Given that the Internet is an essential, indispensable technological tool that enables businesses to thrive, consumers to connect with those businesses and people around the world to communicate, the playing field should be level, and net neutrality does that. Letting ISPs loose will turn the Internet in a Wild West of sorts, with pay-to-play schemes eliminating endless amounts of information from the ever being seen – not because it isn’t there, but because consumers can’t reach it. Here is an all-too-accurate excerpt from an opinion piece on NBCNews.com titled “Ending net neutrality will destroy everything that makes the internet great.”
“Try this scenario on for size: You wake up, reach for your phone, and head to your favorite news site to check the headlines. But instead of the latest news, you see a message from your cellphone carrier: “This site is not available. Please upgrade to our deluxe package to access it.” Since you’re like most of us and on a limited budget, and can’t upgrade your plan, you head to social media to find out what’s going on in the world. On this platform, however, your feed takes forever to load because your carrier doesn’t have a special “Fast Lane” deal with your preferred app. Growing frustrated, you try to search for alternatives to your phone company online, only to be met with a “This site has been blocked,” pop-up in your browser. It sounds like a nightmare, but if a proposal unveiled by the Federal Communications Commission…is enacted, this hellscape of extra fees, slow-loading apps and censorship could be the future of the internet.”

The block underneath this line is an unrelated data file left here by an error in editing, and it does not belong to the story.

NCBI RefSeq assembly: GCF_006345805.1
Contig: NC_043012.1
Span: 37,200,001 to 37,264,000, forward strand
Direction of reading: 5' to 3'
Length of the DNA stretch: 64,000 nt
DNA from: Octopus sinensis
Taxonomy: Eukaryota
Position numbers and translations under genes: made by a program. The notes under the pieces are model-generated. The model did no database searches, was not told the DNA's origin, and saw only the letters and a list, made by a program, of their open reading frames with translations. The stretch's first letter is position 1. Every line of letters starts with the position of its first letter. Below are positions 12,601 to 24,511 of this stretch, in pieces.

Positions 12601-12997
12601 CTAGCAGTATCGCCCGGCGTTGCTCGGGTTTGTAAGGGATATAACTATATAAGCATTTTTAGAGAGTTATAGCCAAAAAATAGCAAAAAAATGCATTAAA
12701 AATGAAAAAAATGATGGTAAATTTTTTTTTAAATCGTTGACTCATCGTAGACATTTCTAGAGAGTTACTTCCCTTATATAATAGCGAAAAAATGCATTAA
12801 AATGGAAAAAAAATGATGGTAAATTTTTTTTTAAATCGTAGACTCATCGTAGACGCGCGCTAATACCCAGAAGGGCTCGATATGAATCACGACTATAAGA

Five basic principles are at the center of the heated debate over net neutrality.
- Losing a healthy, competitive market.
- The ability of ISPs to block and filter content.
- The ability of ISPs to throttle connection speed based on specific content.
- The emergence of Internet fast lanes.
- Zero-rated services that cheapen the Internet.
“With a focus on the outcome of network management practices, policy and regulatory approaches should be shaped by the overarching principle of openness, as well as the enabling characteristics of access, choice, and transparency,” an Internet Society policy brief states.
“These core values are represented by the following broad guiding principles:
Access to Internet services, applications, sites, and content enhances the user experience and the Internet’s potential to drive innovation, creativity, and economic development. Practices that might limit or block access to Internet content are of prime concern.”
At the end of the day this is a constitutional battle over a new frontier and is yet another battle of Goliaths and Davids for freedom. Freedom of speech; freedom of information; and freedom of the printing presses. Make your opinions about this important subject known to those for whom you will (or will not) cast your vote in the future.